The Dreaded 8th Grade Angst

It’s Saturday night and I’m home after a very busy day. I took my six youngest children with me to my parents house by the lake and we spent the day swimming. The kids had a great time. And the big bonus, they all got along well today. It helped that I only had the six. My four oldest, the teenagers, are all off having adventures of their own. 

My oldest is in Alaska and, as I write, she is embarking on a wilderness adventure that involves bush planes, isolated lakes, river rafting, and hiking. She will be off-grid for seven days. The people she’s adventuring with are close family friends and wilderness experts. I know she couldn’t be in better hands. But still. Moms can’t help worrying a little. 

The next three teens are on an inner-city missions trip in Buffalo, NY. This is their 4th year of going on this trip. They spend the time leading kids camps, being involved in a large food pantry, doing “intervention” where they visit low-income homes and see if they need basic furniture items like beds and then help deliver the furniture. They are moving from early in the morning till late at night. And my kids love it. Every year when we discuss the summer plans all the kids put the Buffalo Mission Trip as top priority. If I can only do one thing this summer, then I want to go to Buffalo. 

Right now I’m kind of basking in that “My teens are so awesome!” glow…Of course, it helps that they aren’t home to burst my little proud bubble. 

I’ve been thinking about my teens today and my mind drifted to the dreaded “8th grade year”. This is the year when all of my teens have lost it. It’s like they get all the way through 7th grade and then one day they wake up and think, Hey, wait a minute! I just realized I’m my own automonous person. I am not an attachment of my parents or my family at large. Maybe I should isolate myself in my bedroom while I figure this whole thing out. And  while I’m at it, maybe I should start testing my ability to be my own person. 

Of course, how that comes across to the rest of us is that our sweet family-oriented child suddenly doesn’t want to have anything to do with any of us and they have an attitude every time I ask them to participate in the chore and family times. 

Every family is different. I’ve talked to other friends of mine. Some of them have had all their children become problematic at the same age, but the age is different. Others have had each of their kids choose a different age or stage of development to become difficult. I haven’t talked to any parent yet who just skipped the whole process. If you are out there, don’t tell me. I might feel bad. Right now I take comfort in the fact that everyone seems to go through it with their teens. 

The benefit of having a large family is that you get a chance to learn from your mistakes. By the third child I had adopted the strategy of becoming very hands off. Here, I’ll slide a plate of food under the bedroom door occasionally. See you in a year when you start 9th grade. Just kidding…Kind of.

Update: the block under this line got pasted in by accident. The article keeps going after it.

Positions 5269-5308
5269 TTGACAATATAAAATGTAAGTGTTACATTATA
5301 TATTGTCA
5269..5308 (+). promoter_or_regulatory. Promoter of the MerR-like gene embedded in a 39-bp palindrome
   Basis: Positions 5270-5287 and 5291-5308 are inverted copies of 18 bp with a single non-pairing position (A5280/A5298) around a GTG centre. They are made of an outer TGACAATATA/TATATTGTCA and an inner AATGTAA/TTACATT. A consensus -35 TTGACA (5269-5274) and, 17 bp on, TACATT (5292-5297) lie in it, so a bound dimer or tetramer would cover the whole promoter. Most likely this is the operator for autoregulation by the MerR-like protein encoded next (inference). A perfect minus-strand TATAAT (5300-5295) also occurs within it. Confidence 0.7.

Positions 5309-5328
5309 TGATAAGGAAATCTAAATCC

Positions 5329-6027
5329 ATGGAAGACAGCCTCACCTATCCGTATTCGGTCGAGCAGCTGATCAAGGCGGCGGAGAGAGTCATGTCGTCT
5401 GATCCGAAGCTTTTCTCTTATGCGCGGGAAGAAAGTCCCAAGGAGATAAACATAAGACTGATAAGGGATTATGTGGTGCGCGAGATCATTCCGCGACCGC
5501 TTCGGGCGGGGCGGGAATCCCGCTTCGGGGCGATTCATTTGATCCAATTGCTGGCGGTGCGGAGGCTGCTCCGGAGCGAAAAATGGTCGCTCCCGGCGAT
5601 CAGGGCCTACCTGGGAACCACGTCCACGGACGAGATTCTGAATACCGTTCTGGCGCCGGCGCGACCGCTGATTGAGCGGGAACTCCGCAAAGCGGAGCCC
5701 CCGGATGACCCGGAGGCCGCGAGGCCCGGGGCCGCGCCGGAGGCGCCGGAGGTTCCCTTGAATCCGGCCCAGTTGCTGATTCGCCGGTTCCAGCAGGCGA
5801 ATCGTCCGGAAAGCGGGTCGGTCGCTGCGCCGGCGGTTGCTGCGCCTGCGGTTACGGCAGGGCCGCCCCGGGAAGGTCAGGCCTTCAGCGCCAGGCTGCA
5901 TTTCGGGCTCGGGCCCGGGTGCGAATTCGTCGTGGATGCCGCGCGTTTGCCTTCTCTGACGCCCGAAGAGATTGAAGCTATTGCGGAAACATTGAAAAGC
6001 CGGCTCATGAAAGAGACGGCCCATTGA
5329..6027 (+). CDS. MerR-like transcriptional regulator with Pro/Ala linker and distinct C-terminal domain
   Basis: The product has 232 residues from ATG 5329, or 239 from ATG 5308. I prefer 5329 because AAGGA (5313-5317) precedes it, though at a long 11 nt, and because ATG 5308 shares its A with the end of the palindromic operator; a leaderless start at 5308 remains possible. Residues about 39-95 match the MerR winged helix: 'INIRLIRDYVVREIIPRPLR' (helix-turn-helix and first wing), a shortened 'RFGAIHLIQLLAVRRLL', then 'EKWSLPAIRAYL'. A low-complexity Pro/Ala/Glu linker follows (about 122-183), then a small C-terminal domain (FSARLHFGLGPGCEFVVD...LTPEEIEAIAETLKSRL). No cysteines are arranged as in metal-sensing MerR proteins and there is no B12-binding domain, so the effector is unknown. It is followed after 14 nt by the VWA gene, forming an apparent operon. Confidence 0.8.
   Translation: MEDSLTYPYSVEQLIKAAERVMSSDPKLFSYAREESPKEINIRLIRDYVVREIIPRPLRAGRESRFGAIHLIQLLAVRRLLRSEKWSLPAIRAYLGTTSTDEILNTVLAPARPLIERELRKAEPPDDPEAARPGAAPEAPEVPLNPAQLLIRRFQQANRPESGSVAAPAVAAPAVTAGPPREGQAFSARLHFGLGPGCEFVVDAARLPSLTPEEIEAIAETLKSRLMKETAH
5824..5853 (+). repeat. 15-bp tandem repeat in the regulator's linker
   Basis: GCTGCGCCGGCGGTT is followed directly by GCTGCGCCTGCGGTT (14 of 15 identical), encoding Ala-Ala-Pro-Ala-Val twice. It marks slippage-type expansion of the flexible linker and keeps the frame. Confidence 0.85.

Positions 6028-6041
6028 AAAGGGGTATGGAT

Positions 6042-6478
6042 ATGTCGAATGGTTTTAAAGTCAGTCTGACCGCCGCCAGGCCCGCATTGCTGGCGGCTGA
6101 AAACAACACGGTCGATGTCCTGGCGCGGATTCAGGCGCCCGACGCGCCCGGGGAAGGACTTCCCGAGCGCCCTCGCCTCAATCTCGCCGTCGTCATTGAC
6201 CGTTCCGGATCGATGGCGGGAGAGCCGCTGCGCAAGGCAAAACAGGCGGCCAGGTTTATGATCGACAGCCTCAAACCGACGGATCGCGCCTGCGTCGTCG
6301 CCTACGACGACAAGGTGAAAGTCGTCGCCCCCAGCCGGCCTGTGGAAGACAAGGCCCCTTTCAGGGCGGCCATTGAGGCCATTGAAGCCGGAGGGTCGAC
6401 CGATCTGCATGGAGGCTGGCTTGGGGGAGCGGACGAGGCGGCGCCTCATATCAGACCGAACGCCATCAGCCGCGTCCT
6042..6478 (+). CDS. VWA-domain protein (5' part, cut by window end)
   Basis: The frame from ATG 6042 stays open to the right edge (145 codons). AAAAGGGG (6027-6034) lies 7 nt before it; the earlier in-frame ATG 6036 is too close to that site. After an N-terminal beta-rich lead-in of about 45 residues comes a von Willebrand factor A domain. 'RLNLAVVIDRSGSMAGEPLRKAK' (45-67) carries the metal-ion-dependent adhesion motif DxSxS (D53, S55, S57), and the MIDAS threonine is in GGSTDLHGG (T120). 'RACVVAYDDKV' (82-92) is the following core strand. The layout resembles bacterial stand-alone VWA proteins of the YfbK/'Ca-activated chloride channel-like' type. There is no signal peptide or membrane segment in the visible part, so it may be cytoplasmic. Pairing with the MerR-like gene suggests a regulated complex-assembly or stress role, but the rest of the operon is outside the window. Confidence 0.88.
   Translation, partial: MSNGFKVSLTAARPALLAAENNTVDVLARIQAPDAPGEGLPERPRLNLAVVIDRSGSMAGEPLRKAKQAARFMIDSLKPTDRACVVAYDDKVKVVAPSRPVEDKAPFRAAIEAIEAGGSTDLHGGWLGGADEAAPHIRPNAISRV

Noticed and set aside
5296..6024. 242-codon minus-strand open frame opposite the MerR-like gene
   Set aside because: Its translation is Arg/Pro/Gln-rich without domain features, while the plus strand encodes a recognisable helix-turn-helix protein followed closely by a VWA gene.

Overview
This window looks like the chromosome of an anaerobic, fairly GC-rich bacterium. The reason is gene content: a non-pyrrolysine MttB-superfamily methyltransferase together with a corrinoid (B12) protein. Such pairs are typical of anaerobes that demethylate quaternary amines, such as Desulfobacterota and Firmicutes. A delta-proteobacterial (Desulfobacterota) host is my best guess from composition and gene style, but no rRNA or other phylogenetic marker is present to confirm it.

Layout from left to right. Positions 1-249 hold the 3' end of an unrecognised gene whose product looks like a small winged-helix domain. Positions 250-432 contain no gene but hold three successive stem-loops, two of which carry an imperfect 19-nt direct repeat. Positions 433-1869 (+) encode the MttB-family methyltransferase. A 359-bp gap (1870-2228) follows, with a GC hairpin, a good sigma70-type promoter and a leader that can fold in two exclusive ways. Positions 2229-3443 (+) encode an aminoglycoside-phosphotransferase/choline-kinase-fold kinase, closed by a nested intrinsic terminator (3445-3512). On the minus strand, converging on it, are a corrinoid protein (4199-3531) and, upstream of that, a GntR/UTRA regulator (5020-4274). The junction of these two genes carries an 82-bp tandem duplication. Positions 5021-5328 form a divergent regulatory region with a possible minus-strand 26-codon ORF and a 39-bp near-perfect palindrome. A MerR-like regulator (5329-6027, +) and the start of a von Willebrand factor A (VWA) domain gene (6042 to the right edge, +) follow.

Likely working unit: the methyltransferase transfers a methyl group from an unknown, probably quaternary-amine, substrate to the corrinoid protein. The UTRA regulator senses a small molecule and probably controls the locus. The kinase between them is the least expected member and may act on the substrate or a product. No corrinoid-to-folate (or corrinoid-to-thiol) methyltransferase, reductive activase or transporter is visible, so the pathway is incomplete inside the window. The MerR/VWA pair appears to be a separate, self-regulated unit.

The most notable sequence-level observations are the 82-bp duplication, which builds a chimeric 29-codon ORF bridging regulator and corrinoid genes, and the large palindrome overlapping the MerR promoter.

Even my sweet, mild-mannered 4th child seems to be heading into the dreaded 8th grade angst. It’s rather shocking when your “good” kid starts to have attitude. Like someone just threw a bucket of cold water in your face. Et tu Brute? Of course, being one of those mild-mannered kids myself, I fully understand that under that sweet facade can lie deep depths of turmoil and anguish. So, I have grace even for my sweet kid to become moody. (No, I don’t have favorites, but I’m honest. Some kids are just programmed to be sweet while others aren’t!)

I don’t know what you are going through with your teen at the moment.  I just want to share with you parents who are still relatively new to the teen thing. Let you know that I too have struggled. And my kids are turning out ok despite it all. It’s not easy. It helps if you dredge up your old memories of being a teen and try to remember what it’s like. There are no magic formulas for parenting teens. Lots of grace. Lots of love. Lots of patience. Lots of prayer. And hopefully, they’re going to be ok. 

Psalm 139 and School Lockdowns

psalm139

When I started 8th grade, I was in the north of Haiti, attending a little mission school. At that time there were probably less than thirty students in the whole school. We had three classrooms, with 6th, 7th and 8th all sharing one classroom with one teacher. That year we had a new teacher that we had never met. She was a volunteer missionary teacher, probably in her late 50s. An American who had decided to take on the challenge of living in Haiti and teaching a small classroom of English-speaking students. I can’t remember her name. She was only my teacher for about a month and half before the country broke out in a war of sorts and all the Americans were evacuated to the States. But, despite the fact I knew her for such a little time, and probably wouldn’t even recognize her in a picture, she left me a humongous legacy. The first thing she had our class do was memorize Psalm 139. She didn’t give us very long to do so and after we were able to recite the whole Psalm in front of the class, she presented each of us with a brand new Bible. I remember it was a golden brown, hardback Bible with gold lettering. NIV. It was a beautiful Bible. But even more beautiful was having Psalm 139 become a part of my memory, a part of my thought process, a part of who I was. Over the years that Psalm has formed a foundation of how I see myself and how I see God. “Oh Lord, You have searched me and you know me.” I am known, fully, completely, by the living God. “You know when I sit and when I rise.” Nothing in my life is inconsequential to him. “You perceive my thoughts from afar.” God is listening to my thought processes and it doesn’t scare him off…I could go on through the whole Psalm, verse by verse, an amazing testimony to how loved I am, how cared for, how completely I am in his sight at all times.